Webworm nests arriving;damage is mostly cosmetic

Nancy Olsen

A sure sign that fall is just around the corner will be the fall webworm nests in trees such as pecans, sourwoods, persimmon and willows which are the preferred trees in this area.

The fall webworm, a species of caterpillar native to our region, are most noticeable in the late summer and fall with outbreaks occurring every year. The good news is fall webworms rarely cause serious damage and in most cases there is no reason to control them.

The caterpillars that feed on trees in our area are hatched from eggs laid by adult fall webworm moths, which are snow white and approximately 1 ½ inches long. These caterpillars will feed four to six weeks, then leave the host tree to spin a cocoon in the ground, where they will spend the winter.

Next spring adult moths will emerge from these cocoons and mate, after which the females will lay eggs, beginning the cycle all over again.

Fall webworms are sometimes confused with Eastern tent caterpillars, which only occur in the spring and are most common on wild cherry trees. Eastern tent caterpillars form their webs near the trunk of the tree, usually where a branch meets the trunk. Fall webworm webs are formed at the ends of branches and do not appear until late summer.

Fall webworms are also sometimes incorrectly referred to as bagworms, a species of caterpillar that feeds on cedars, arborvitae and other conifers. Bagworms do not make large masses of webbing. Instead, each caterpillar spins its sack of webbing and plant leaves, in which it hides while feeding.

The mass of webbing spun by fall webworms is known as a nest. Each nest can contain 300 to 900 webworms and are all hatched from the same mass of eggs laid by a female fall webworm on the underside of a leaf. The web is expanded as the young webworms grow and can get as large as three feet across or more. Fall webworms feed within their nest until they reach full size, at which time they crawl out of the nest, down the tree to form their cocoon.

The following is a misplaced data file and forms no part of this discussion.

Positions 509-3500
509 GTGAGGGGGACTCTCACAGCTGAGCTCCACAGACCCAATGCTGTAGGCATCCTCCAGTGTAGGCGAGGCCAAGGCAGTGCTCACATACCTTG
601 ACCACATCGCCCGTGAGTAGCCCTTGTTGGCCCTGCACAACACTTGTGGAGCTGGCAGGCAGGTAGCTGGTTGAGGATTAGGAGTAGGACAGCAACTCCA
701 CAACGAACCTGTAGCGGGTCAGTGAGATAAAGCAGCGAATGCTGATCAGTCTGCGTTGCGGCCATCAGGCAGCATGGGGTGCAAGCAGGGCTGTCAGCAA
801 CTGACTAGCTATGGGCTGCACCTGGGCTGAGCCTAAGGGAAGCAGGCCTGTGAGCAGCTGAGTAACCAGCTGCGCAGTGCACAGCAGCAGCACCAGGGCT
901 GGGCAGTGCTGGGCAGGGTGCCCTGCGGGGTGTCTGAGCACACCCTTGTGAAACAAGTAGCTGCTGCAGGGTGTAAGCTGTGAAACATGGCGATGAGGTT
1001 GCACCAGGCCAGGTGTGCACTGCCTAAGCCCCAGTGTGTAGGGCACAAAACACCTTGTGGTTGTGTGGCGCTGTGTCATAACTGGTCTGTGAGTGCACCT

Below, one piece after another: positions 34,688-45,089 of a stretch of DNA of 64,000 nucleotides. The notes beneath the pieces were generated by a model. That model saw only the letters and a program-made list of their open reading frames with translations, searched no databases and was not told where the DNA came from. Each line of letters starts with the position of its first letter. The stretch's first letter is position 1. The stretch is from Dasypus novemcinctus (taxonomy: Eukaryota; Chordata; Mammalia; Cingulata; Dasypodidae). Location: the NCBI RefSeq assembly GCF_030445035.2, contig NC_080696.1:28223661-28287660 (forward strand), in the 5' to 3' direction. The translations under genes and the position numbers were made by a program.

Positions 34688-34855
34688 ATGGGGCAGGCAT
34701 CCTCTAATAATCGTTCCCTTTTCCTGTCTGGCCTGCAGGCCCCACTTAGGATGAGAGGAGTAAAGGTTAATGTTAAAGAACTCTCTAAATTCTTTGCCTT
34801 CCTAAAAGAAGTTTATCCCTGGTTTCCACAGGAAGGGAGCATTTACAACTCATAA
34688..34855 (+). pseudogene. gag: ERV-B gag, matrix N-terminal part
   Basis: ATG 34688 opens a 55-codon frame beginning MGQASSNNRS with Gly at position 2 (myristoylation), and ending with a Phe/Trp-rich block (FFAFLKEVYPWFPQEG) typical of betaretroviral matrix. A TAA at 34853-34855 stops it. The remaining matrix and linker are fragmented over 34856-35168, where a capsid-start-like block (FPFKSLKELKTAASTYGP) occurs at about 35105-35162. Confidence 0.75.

While the webbing and debris created by fall webworms looks alarming, their feeding activity rarely causes serious injury to trees. Webworms only damage tree leaves and do not kill the branches upon which their nests form. These branches will grow new leaves next year so there is no need to cut branches out of a tree to remove the nests. Nests will naturally weather away during winter months.

Established trees can tolerate losing considerable foliage, particularly in late summer and fall. The injury caused by fall webworm feeding is considered cosmetic, only affecting the appearance of the tree, not the tree’s health.

Fall webworms have many natural enemies, including spiders, birds and parasitic insects. Pulling webs open with a stick exposes the caterpillars to predators and will help reduce their numbers. Nests can be removed by pruning out the branch the nest is on only if caterpillars can be seen actively feeding in the nest and pruning will not disfigure the tree.

If you should have other concerns about your trees, please call Nancy Olsen, Bladen County Cooperative Extension horticulture agent, 910-862-4591 or come by the office, 450 Smith Circle Drive in Elizabethtown.

Nancy Olsen
https://www.bladenjournal.com/wp-content/uploads/2018/08/web1_nrolsen-Copy.jpgNancy Olsen